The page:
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# GMAT: Math 40

Video transcript

We're on problem 198. If 1/2 plus 1/3, plus 1/4 is
equal to 13/x, which of the following must be an integer? Fascinating. So let's see what
they're saying. I don't know. I'm tempted to just
work through this. So if I get a common denominator
here, the common denominator is going to be 12. 1/2 is 6/12 plus 4/12,
plus 3/12. 6 plus 4, plus 3, is 13. So, that equals 13/12. So that tell us that
x is equal to 13. I'm sorry. That tells us that
x is equal to 12. It's the denominator. OK, so they give us a
couple of choices. Choice one, x/8. Is that an integer? No, 12 divided by 8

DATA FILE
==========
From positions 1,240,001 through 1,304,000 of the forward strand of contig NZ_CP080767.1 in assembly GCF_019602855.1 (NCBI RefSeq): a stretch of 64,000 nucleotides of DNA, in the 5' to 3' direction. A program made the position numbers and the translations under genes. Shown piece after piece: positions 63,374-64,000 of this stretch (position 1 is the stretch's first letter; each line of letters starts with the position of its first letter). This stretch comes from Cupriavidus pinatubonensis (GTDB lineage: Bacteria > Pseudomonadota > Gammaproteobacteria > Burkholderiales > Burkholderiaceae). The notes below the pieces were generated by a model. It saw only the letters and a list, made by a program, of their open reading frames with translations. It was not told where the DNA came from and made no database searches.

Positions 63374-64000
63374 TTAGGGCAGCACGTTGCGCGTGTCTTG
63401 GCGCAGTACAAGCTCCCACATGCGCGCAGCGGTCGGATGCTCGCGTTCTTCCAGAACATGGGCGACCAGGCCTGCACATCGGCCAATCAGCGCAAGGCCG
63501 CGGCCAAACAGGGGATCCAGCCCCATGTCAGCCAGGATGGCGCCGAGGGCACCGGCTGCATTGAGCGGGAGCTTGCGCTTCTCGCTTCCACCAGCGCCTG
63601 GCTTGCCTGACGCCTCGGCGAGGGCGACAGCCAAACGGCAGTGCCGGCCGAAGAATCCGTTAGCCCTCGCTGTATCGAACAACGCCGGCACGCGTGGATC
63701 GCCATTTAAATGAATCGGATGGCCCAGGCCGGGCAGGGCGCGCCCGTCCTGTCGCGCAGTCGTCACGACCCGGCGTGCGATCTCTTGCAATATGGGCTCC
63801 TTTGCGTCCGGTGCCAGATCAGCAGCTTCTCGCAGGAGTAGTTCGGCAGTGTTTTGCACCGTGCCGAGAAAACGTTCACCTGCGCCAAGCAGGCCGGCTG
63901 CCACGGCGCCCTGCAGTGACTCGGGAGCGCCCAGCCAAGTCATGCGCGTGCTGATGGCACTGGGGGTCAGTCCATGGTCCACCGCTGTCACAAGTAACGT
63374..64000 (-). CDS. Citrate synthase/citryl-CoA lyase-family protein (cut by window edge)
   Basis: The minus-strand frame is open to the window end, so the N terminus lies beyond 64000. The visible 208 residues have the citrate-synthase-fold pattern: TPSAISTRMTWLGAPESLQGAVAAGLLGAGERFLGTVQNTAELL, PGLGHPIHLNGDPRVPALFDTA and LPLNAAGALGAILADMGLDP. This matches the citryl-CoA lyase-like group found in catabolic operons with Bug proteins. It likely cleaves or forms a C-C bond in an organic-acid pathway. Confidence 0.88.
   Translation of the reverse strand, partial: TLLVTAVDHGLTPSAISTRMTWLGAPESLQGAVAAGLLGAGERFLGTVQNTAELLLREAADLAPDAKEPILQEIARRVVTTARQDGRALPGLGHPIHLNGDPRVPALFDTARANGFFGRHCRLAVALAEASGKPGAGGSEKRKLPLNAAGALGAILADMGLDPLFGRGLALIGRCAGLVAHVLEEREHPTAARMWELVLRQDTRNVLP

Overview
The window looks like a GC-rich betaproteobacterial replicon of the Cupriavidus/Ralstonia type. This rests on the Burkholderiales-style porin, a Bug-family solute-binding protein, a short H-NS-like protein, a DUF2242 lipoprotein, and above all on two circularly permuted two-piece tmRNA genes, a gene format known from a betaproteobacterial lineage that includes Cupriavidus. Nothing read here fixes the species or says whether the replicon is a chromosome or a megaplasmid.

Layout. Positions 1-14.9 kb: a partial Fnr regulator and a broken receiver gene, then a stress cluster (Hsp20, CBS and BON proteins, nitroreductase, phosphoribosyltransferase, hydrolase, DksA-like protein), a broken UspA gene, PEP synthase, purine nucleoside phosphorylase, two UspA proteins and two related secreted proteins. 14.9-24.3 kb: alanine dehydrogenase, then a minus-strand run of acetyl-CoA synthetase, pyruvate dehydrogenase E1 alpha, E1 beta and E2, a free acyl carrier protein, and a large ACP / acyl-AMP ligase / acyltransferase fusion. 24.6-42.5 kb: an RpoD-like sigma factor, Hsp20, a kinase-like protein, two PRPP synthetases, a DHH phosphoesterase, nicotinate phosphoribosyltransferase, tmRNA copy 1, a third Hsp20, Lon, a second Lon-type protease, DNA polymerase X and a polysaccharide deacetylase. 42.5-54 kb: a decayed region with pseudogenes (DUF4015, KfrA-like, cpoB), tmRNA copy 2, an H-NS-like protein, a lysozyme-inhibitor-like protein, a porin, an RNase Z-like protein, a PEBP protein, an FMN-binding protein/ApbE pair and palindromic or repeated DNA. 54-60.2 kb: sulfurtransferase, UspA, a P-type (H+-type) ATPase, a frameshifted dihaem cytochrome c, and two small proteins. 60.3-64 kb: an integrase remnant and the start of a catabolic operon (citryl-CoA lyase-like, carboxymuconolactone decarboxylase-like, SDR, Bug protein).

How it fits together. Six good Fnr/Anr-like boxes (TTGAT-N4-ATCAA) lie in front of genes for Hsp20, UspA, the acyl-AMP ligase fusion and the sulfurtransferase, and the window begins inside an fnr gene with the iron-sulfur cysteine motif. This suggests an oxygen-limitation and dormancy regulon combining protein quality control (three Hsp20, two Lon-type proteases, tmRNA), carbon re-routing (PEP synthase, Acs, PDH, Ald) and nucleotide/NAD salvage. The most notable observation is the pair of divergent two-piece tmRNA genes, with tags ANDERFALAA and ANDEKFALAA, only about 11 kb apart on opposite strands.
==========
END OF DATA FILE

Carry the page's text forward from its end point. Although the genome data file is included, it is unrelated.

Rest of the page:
is not an integer. It's 1 and 1/2. Choice two, x divided by 12. Is that an integer? Yeah, sure. I mean 12 divided by
12 is equal to 1. So, that works. Choice three, x divided by 24. No, x is 12. So, x divided by 24 is 1/2. So, two only is the answer,
and that is choice B. Problem 199. And they have drawn a graph,
which I will draw. So that's a y-axis. And there's an x-axis. And that's y. That is x. See, in the rectangular
coordinate system above, the line, y equals x is the
perpendicular bisector of segment AB, not shown. OK, so let me draw this
y equals x graph. Start there. Nope. I thought I was using the
line tool, but I'm not. Let me use the line tool. That's the y equals x graph. y is equal to x. And they draw point A. The place they drew it, it looks
like it's roughly at the point 2, 3. I don't know if that's going
to become relevant. 2, 1, 2, 3. So A looks like it's
at the point 2,3. I don't know if we
can assume that. The line, y equals x, is a
perpendicular bisector of AB, and they don't show us B. And the x-axis is the